Sweatpants & Coffee by Michael Boehm
<snip> Would your son want to play with an action figure of Rey, the central figure in the latest Star Wars film? Would your daughter? It’s too bad they don’t have the choice; Hasbro, among other toymakers, left out the one key female figure in their The Force Awakens game sets. Hasbro says it was to preserve plot secrets, but an industry insider said the choice was deliberate. The insider, who spoke to Sweatpants & Coffee on condition of anonymity, said the decision to exclude Rey was based on marketing assumptions and not for plot reasons. Manufacturers of products that tie into popular movies have been in the news in recent months for appearing to favor male characters over female ones. Products featuring popular science fiction, fantasy, and superhero movies have marginalized or completely excluded the female characters.
The Star Wars: Monopoly game was released in September, months before the movie’s release, and Rey was not included to avoid revealing a key plot line that she takes on Kylo Ren and joins the Rebel Alliance,” according to the statement. “Absolute rubbish,” said John Marcotte, founder of Heroic Girls, a non-profit organization dedicated to promoting positive strong role models for young women. “Hasbro is merely trying to save face. Monopoly is a game about buying and selling properties.
Eventually, the product vendors were specifically directed to exclude the Rey character from all Star Wars-related merchandise, said the insider. “We know what sells,” the industry insider was told. “No boy wants to be given a product with a female character on it.” Lucasfilm did not respond to requests for comment by press time.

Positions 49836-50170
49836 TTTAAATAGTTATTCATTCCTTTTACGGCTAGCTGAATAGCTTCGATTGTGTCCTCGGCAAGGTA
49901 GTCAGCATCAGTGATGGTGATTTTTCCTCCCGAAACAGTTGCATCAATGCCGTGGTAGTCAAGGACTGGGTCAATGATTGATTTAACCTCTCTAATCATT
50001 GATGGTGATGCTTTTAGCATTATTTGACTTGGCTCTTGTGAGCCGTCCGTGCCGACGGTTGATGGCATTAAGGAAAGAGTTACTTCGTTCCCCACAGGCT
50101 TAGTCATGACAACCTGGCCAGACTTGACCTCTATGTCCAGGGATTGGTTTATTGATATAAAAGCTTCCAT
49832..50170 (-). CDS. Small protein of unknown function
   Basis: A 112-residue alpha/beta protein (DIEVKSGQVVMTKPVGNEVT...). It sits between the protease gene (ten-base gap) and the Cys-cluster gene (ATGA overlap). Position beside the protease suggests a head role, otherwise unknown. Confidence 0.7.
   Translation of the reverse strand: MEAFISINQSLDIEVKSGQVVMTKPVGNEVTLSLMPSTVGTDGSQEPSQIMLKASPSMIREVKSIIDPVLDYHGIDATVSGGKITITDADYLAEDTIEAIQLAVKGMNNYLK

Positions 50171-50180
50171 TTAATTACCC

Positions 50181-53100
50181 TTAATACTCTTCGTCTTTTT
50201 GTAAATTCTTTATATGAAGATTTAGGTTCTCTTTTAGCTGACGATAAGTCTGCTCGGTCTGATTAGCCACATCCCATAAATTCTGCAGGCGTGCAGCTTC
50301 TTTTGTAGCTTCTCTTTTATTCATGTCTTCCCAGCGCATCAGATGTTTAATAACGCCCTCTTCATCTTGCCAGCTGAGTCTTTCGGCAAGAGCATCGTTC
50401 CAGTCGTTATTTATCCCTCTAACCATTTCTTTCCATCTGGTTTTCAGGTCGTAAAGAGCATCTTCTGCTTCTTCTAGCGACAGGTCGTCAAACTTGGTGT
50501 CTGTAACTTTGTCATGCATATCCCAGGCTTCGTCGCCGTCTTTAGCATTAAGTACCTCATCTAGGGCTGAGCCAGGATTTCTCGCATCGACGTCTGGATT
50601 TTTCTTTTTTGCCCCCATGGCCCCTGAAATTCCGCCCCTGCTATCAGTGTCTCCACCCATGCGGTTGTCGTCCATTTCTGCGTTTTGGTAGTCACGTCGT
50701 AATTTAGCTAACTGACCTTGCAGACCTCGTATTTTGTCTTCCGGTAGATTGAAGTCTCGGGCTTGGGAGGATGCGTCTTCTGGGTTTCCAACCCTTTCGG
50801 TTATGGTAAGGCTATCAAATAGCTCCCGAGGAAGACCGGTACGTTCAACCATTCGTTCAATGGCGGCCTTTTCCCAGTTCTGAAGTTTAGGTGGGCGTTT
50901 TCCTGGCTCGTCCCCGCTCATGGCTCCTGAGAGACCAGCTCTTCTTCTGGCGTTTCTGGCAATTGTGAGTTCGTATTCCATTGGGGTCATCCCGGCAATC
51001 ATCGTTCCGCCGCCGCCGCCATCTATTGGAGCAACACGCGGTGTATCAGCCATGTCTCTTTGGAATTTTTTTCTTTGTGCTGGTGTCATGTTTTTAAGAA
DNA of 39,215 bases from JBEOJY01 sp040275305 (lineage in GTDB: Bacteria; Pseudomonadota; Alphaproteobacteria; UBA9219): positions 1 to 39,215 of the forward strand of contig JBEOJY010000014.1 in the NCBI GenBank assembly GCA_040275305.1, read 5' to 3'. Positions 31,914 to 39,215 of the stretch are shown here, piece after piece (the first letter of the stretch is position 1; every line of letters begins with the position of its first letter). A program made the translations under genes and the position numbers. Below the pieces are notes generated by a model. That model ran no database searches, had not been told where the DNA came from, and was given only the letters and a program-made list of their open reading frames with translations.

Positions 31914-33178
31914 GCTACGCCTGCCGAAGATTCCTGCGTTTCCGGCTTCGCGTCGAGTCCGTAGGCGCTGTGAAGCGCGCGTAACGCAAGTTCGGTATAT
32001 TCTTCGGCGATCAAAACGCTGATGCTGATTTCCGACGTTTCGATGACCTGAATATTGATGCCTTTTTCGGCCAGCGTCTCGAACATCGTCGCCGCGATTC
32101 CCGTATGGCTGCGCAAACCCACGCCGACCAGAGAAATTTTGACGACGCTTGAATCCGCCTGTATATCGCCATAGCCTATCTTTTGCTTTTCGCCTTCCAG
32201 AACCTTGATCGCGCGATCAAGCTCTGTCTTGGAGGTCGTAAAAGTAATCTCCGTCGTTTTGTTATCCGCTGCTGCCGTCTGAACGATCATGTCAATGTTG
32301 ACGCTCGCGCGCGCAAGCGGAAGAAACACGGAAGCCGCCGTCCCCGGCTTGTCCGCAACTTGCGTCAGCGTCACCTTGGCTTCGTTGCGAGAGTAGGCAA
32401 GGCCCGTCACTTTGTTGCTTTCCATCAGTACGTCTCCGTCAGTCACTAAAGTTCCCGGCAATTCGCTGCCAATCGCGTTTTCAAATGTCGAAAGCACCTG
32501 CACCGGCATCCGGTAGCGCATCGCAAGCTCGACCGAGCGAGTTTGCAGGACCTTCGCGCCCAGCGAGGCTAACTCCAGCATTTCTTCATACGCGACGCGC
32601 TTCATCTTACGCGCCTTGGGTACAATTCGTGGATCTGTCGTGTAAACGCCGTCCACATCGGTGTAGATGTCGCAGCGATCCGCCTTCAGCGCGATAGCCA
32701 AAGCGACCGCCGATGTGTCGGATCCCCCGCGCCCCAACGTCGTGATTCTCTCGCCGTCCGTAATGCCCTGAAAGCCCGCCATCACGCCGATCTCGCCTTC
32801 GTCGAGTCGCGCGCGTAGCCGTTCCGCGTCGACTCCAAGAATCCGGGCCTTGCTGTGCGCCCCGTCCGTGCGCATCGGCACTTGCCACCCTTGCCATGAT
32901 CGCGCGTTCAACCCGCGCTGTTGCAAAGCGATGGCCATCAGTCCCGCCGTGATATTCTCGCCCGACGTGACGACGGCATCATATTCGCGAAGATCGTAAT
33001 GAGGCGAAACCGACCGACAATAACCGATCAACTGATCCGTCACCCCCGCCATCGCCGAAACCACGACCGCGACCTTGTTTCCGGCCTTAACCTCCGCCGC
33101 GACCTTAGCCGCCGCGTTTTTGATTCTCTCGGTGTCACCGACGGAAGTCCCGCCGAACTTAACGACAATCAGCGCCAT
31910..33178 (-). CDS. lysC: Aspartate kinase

The industry insider went on to describe how excluding female action characters has been a common yet frustrating trend over the past few years. “Diminishing of girl characters is common in the industry. Power Rangers asked us to do it. Paw Patrol, too.”
It is not uncommon for female action characters to be excluded from toy product tie-ins, Marcotte concurred. He highlighted the most recent Avengers movie as an example. “
“Princess toy sales are in freefall. Disney can’t give away princess toys anymore,” according to the insider. And yet, the insider said, the directive is there: Maintain the sharp boy/girl product division. Marginalize girl characters in items not specifically marketed as girl-oriented. The toy industry is more gender-divided now than at any time in the past 50 years, according to Elizabeth Sweet, a professor of sociology at the University of California at Davis. </snip>